1470: Kix

Explain xkcd: It's 'cause you're dumb.
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My parents sent me to several years of intensive Kix test prep.
Title text: My parents sent me to several years of intensive Kix test prep.


This comic may be a commentary about the uselessness of brainstorming sessions or the bad ideas that come out of them, as they are often started with the phrase “there are no bad ideas”. As the brainstorming session continues the original meaning of the slogan is lost, much like a game of telephone, and the session becomes less productive.

Kix is an American brand of cold breakfast cereal made of extruded and expanded cornmeal. Its slogan, "Kid tested, Mother approved," is well known in the United States, and is meant to suggest that children generally enjoy the cereal and their mothers, who are naturally concerned about the health of their children, approve of its ingredients. However, in this brainstorming session, the word "Approved" has apparently not yet been considered. A number of possible words and phrases for the ending have been presented and stricken out, indicating that they were rejected; each one causes the slogan to be subject to increasingly absurd and comedic interpretations:

  1. Selected: This word may have been chosen as a slant rhyme of "Tested". This word shares a definition with "Approved", and states that mothers specifically choose this cereal over others. This phrase could also suggest that one mother herself had been chosen for some unstated purpose.
  2. Perfected: It's likely that the previous word inspired someone in the brainstorming session to find a similarly positive word that rhymes with "Selected". It states that one or more mothers were directly involved in developing and refining the cereal's composition to a high degree. Much like with "Selected", this could also suggest that the mother was somehow improved to perfection during the test.
  3. Not Notified: Relates to the world of experimental research and clinical trials. This phrase suggests that the children who tested the cereal did not obtain the required consent, which would generally involve notifying and getting permission from both parents.
  4. Watching Helplessly: Again we can see that in a brainstorming session such the previous option may trigger this one as it is related to the dangers of testing. This phrase suggests that mothers were forced to watch their children test the cereal, and that the cereal or the test is unhealthy or dangerous.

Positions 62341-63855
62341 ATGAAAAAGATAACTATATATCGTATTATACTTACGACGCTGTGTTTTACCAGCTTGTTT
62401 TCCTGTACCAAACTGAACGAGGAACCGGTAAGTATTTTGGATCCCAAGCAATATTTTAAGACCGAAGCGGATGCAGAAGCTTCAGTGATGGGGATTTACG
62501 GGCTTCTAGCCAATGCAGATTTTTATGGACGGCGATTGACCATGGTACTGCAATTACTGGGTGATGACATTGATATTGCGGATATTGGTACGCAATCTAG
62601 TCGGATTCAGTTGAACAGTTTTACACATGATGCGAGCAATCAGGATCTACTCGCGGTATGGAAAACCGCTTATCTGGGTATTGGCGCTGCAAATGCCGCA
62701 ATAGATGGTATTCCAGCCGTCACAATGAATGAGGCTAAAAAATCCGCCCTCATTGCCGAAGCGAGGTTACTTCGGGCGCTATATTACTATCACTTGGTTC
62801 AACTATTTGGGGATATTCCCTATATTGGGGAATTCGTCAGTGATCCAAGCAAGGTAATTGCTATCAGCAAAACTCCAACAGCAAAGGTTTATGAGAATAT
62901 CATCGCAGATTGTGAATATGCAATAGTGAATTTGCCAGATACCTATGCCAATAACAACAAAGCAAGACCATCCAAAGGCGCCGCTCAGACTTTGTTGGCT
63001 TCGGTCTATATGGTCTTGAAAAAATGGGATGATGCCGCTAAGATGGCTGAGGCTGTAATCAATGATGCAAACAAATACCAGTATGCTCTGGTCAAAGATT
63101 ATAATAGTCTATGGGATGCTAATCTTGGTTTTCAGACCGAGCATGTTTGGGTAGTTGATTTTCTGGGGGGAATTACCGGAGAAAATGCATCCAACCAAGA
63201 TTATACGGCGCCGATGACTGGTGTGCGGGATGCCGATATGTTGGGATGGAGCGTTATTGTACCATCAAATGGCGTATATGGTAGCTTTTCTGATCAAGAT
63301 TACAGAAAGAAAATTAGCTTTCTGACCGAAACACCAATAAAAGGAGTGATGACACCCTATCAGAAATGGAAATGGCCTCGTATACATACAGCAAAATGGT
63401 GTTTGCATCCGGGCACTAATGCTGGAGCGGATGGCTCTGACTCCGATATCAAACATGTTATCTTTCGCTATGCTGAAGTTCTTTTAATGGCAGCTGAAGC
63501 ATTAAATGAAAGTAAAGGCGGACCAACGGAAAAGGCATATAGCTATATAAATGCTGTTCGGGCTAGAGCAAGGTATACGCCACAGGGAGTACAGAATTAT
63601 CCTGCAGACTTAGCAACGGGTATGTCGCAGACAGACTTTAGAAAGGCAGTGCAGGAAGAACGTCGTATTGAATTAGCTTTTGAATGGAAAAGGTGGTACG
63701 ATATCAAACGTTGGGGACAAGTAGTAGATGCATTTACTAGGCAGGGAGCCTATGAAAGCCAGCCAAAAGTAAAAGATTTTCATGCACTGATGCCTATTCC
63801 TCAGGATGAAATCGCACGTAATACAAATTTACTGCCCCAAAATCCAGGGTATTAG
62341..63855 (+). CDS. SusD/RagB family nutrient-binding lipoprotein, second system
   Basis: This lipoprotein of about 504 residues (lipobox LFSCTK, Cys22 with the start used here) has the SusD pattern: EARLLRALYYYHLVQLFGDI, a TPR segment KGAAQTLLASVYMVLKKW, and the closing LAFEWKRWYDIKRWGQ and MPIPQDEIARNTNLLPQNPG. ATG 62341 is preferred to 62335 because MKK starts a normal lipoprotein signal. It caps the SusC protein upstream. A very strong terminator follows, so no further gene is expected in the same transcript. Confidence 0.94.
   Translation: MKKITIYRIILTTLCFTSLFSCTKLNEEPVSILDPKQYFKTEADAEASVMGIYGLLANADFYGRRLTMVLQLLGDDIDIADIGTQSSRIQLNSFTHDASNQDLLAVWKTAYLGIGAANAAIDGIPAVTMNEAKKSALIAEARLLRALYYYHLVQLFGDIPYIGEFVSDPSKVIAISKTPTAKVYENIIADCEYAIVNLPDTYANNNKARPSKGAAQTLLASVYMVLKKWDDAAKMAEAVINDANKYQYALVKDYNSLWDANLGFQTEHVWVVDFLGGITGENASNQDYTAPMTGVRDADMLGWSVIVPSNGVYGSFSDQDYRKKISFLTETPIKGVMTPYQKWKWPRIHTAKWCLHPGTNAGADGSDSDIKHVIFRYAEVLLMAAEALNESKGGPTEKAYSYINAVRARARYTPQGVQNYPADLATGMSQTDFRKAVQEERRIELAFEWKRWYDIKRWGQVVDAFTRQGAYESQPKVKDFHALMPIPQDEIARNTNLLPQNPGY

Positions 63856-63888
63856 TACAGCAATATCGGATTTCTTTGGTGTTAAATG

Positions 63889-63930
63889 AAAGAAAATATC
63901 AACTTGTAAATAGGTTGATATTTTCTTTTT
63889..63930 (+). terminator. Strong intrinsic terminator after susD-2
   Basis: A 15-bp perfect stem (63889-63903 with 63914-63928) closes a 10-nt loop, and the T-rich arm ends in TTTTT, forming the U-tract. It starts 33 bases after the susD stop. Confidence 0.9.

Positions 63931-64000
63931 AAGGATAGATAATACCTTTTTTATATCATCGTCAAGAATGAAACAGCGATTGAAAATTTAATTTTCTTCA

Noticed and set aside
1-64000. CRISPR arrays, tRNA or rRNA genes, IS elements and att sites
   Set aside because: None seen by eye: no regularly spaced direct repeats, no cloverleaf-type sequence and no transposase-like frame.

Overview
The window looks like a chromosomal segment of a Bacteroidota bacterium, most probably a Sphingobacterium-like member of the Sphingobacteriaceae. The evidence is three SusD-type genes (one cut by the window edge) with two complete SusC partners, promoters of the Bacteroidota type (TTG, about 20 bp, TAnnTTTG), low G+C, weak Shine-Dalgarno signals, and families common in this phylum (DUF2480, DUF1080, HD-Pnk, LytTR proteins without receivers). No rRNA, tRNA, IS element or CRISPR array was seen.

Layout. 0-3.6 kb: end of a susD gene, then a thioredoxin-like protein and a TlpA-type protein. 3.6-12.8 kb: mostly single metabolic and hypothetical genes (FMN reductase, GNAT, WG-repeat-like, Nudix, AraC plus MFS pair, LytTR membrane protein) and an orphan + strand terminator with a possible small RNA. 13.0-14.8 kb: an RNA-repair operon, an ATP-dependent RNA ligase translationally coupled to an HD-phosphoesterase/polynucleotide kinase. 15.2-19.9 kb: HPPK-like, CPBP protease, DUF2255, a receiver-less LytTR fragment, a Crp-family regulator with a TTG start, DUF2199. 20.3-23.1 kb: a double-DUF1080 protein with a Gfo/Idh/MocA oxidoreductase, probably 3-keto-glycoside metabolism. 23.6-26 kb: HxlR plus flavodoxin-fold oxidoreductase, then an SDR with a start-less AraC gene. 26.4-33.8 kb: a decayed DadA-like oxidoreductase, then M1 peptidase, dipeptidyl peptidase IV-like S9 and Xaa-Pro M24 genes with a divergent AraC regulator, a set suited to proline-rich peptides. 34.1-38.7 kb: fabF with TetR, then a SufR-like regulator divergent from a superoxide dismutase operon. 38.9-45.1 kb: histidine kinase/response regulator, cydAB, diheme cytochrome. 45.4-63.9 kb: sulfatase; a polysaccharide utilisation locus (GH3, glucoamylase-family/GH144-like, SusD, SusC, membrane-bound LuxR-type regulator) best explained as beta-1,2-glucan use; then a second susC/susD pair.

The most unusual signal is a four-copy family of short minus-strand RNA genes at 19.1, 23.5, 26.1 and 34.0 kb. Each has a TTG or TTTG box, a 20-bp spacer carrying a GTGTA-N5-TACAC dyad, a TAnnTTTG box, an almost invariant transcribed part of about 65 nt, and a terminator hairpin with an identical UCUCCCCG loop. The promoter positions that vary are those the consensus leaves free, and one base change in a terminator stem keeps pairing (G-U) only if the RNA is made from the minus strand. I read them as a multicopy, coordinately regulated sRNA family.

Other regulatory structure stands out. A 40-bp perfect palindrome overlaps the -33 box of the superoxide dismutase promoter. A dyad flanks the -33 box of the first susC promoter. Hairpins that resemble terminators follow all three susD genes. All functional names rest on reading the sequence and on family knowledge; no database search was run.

5. Infected: This may be intended to show the group dynamic of the brainstorming session as it is inspired by option one and two, as infected rhymes with both selected and perfected, and by the third option as both relate to dangerous testing. This slogan states that an infectious agent was passed to the mother as a result of the test. This could also be interpreted as the mother having introduced the infectious agent into the cereal or testing environment.
  6. Consumed: Continuing the trend of dark slogans this slogan says that the mothers were themselves consumed, perhaps by their children (by virtue of the mother being an ingredient in the cereal), the cereal itself, or something otherwise related to the test. Another possible interpretation is that the mother ate the cereal after the kid tested it, possibly because the kid did not enjoy the taste.
  7. Fucker: This expletive is often paired with "Mother" to form the compound word "Motherfucker". In this case, the slogan changes to vocative case: "[This cereal has been] Kid Tested, Motherfucker!". This appears to be an "elephant" - a ponderous ending of a joke that contrasts sharply with the refined and mild humor of the previous options. The phrase itself basically only states that a child tested the cereal and implies that nothing else matters. Using a swear word on packaging of a food designed for kids is usually not a good idea. [citation needed]